There is a way to also use the Tech 2 itself as a Card Writer. I’ll explain this method. (It will allow you to write to 12V only Linear Flash Cards if your PC doesn’t have a 12V Cardbus).
Method 1: Using Memory Card Explorer
Method 2: Tech 2 Card Writer
Method 1: Using Memory Card Explorer (MCE)
Anyone that is new to Reading and Writing to PCMCIA Linear Flash Cards will find the topic confusing.
All the basic information you need is not in one place. I personally had to scour the internet and even these forums each step of the way as I hit snag after snag.
Many of the replies to help others on the forums was slightly helpful and the people that replied assumed the person knew things they might not have known.
So I hope this information helps anyone else out there starting out. I may provide links later but for now this will help anyone who has the software or knows where to get it.
Memory Card Explorer Software (MCE) was created by Elan Digital Systems Ltd. Elan went out of business in 2011-2012 and their assets were liquidated. A company named Synchrotech acquired much of what Elan was offering to include MCE.
MCE is no longer supported but can still be purchased. Others have MCE available for download that are unlocked and already licensed so it works without purchase. You will have to search the forums and internet for it.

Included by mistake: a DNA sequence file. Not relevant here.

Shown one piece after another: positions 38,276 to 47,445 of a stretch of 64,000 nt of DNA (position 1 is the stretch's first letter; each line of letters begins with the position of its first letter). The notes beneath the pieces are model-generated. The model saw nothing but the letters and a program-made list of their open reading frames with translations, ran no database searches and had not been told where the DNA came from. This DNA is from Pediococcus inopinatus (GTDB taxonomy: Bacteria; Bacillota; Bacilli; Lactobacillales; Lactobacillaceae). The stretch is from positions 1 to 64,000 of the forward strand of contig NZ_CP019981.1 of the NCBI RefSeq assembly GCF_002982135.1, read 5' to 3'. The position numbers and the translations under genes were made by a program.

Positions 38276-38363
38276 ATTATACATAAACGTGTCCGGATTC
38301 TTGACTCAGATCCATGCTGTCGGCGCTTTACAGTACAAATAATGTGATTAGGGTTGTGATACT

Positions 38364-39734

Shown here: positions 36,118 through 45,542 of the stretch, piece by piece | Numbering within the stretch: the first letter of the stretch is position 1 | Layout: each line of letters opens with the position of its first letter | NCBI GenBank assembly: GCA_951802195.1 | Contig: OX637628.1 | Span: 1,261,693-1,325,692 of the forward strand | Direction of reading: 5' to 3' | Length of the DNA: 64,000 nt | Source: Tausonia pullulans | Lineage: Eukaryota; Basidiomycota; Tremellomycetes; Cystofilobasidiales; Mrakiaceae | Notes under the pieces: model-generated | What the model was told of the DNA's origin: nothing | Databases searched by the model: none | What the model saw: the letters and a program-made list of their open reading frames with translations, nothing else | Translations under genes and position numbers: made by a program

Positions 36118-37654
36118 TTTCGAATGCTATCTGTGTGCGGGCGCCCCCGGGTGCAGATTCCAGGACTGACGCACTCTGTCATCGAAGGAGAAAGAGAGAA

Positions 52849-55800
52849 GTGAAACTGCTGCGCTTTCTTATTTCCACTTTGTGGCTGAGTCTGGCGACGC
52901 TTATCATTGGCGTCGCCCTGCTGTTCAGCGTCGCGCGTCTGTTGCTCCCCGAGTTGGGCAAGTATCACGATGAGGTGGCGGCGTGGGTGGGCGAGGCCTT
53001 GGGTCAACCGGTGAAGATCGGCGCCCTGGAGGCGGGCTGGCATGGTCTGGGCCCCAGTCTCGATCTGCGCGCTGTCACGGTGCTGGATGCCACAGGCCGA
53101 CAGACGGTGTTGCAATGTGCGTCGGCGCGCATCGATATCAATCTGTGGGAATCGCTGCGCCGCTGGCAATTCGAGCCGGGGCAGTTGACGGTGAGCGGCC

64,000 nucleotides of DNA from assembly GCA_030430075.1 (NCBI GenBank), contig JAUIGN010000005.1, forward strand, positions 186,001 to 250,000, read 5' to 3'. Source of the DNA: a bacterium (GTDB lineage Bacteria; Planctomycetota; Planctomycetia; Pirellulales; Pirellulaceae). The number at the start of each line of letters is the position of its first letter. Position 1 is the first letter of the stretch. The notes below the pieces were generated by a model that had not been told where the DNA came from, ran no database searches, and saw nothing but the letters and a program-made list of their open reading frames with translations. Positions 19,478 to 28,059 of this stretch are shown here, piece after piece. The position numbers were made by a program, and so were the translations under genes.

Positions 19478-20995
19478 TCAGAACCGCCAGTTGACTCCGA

The latest version of the software is V 3.2.1 and is designed to work with Windows 95/98/ME/NT4/2000/XP.
Most people today would be using Windows XP so that is the only operating system I have used with MCE and this information is based on using XP.
MCE is the program that Reads and Writes the bin files to and from the Linear PCMCIA Flash Card.
Many on the forums expressed frustration getting MCE to work. Having errors after installation. The suggestions by some were to buy a specific laptop to hopefully correct the problem. This isn’t really a solution.
Step 1) Make sure your Laptop or PC has an appropriate PCMCIA Card Bus Slot for your memory card. And make sure your computer has the driver installed for that Card Bus Slot.
Step 2) Install Memory Card Explorer.
Step 3) Insert your PCMCIA Flash Card. XP will show this as a new device. If the driver doesn’t load automatically then go to here for further instructions on how to load a Generic Pcmcia Flash Card Driver. http://www.procat.com/winner/tips/flashread/flashreadxp.html
Step 4) Attempt to run MCE. If your particular PC uses the default memory range then it will open up without error. If you receive an error about the memory range then you need to close MCE. If MCE opened without error proceed to STEP 6. If you received a memory error then proceed to STEP 5.
Step 5) Reboot the PC and repeat Step 3 and 4. If this doesn’t work try Step 5a.
Step 5a) It’s possible that you have a RICOH Card Bus that isn’t working properly. If this is the case then you can also install Memory Card Explorer for RICOH. Located here: http://support.aficio.com/mcericoh/xpv100demo/xp100demo.html
Step 5b) Install Memory Card Explorer for RICOH. When prompted to overwrite existing files click Yes or OK to accept. After installation you can attempt to run it but it shouldn’t be necessary.
Step 5c) Reboot the PC and repeat Step 3 and 4. (you will not use MCE for RICOH. You will be using the regular MCE software).
Screenshot of MCE:
Step 6) Next to the SLOT button it will show which slot MCE is using. If your Memory card isn’t listed here then Click the SLOT Button. Repeat until your Memory card is displayed.
Step 7) Assuming you want to backup your Flash Card before writing to it click Read (new file). This will open up a Save Dialog Window. Make a new bin file name for your current card and click OK. MCE will now copy your current flash card. Wait for it to complete.